ously injured.
Chosen as the Site for a Mammoth
Smelter, Lost to Tacoma Because
of the Silver Agitation.
TACOMA, Wash.. Aug. 31.— Manager
W. R. Rust of the Tacoma smelter .has
gone to Vancouver, B. C, to meet repre
sentatives of British and American capi
talists who are to locate there large s«nelt
ing works, of which Mr. Rust will be man
A four-stack smelter is to be built, hav
ing a capacity of 400 tons of ore per day
and giving steady employment to 250 men.
British Columbia, Alaska and South
American ores are to be smelted. London,
Montreal and New York capitalists are in
terested in the enterprise, at the head of
which is C. D. Simpson, a wealthy coal
mine operator of Scranton, Pa.
Work will commence at once, that the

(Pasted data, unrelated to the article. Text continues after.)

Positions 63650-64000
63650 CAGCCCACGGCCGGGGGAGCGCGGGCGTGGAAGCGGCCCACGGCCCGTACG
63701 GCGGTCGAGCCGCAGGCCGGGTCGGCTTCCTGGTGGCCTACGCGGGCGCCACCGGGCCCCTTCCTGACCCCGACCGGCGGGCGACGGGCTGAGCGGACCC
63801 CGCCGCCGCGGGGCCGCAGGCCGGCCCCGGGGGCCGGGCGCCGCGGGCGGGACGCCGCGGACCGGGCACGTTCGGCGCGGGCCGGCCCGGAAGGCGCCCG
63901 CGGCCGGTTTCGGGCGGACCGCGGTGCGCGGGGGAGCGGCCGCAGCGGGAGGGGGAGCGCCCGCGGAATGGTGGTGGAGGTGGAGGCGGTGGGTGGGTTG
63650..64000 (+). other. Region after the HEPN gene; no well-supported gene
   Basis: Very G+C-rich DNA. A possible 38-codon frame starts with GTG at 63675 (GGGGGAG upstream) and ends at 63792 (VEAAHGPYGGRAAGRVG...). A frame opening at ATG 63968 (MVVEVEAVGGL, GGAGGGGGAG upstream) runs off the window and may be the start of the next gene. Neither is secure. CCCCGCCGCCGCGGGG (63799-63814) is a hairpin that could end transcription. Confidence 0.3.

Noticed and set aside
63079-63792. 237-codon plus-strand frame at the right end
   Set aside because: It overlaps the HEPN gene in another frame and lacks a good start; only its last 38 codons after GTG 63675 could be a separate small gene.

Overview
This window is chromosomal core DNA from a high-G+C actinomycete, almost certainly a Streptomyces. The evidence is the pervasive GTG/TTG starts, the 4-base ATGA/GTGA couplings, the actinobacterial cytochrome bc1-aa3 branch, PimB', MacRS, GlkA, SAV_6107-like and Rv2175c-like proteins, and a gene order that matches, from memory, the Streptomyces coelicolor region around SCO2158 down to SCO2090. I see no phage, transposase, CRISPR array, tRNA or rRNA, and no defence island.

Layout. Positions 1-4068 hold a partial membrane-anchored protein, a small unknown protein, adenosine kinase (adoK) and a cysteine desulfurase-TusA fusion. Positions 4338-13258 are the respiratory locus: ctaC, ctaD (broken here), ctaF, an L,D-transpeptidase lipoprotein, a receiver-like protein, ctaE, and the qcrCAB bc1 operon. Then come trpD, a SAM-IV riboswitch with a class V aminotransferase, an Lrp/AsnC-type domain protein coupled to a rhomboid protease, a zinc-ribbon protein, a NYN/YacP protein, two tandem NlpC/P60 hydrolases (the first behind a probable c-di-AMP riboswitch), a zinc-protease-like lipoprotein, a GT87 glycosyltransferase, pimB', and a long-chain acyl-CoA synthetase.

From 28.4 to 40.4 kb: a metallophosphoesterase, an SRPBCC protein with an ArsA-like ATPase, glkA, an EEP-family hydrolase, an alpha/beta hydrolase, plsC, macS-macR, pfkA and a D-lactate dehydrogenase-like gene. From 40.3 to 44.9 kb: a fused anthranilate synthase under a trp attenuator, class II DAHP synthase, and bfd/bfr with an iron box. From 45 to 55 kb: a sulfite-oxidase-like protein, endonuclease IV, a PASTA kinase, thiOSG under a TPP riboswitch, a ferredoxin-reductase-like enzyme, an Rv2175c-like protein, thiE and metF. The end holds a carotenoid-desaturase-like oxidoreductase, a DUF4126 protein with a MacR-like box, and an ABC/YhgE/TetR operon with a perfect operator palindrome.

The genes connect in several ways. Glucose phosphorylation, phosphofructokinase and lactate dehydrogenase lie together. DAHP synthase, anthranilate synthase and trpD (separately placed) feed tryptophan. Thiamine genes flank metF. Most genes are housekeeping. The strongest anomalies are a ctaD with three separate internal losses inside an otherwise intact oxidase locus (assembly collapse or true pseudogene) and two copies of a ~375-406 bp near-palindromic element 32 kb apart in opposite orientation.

plant may be in operation within six
Manager Rust isquotea as having stated
that the smelter goes to British Columbia
Instead of this State, because the British
capitalists interested would not invest
money in the United States at present
owing to the silver agitation.
Mr. Rust said before leaving that the
American tariff on silver and lead ores
also had much to do with it. Four
months ago it was intended to quadruple
the size of ihe Tacoma smelter at once,
but this improvement will now be delayed
until the currency question is settled.
The Vancouver company will have a
capital of $1,000,000, all of which ia re
ported to be paid in.
Cariboo's Jiieh Hint.
VANCOUVER. B. C, Aug. 31.— Word
has been received from Cariboo that the
last clean-up of sluices and cuts in the
Cariboo hydraulic mine amounted to
$81,600, after a twenty-live days' run. This
is the biggest 'prize of bullion ever cap
tured from any mine in the &ame space of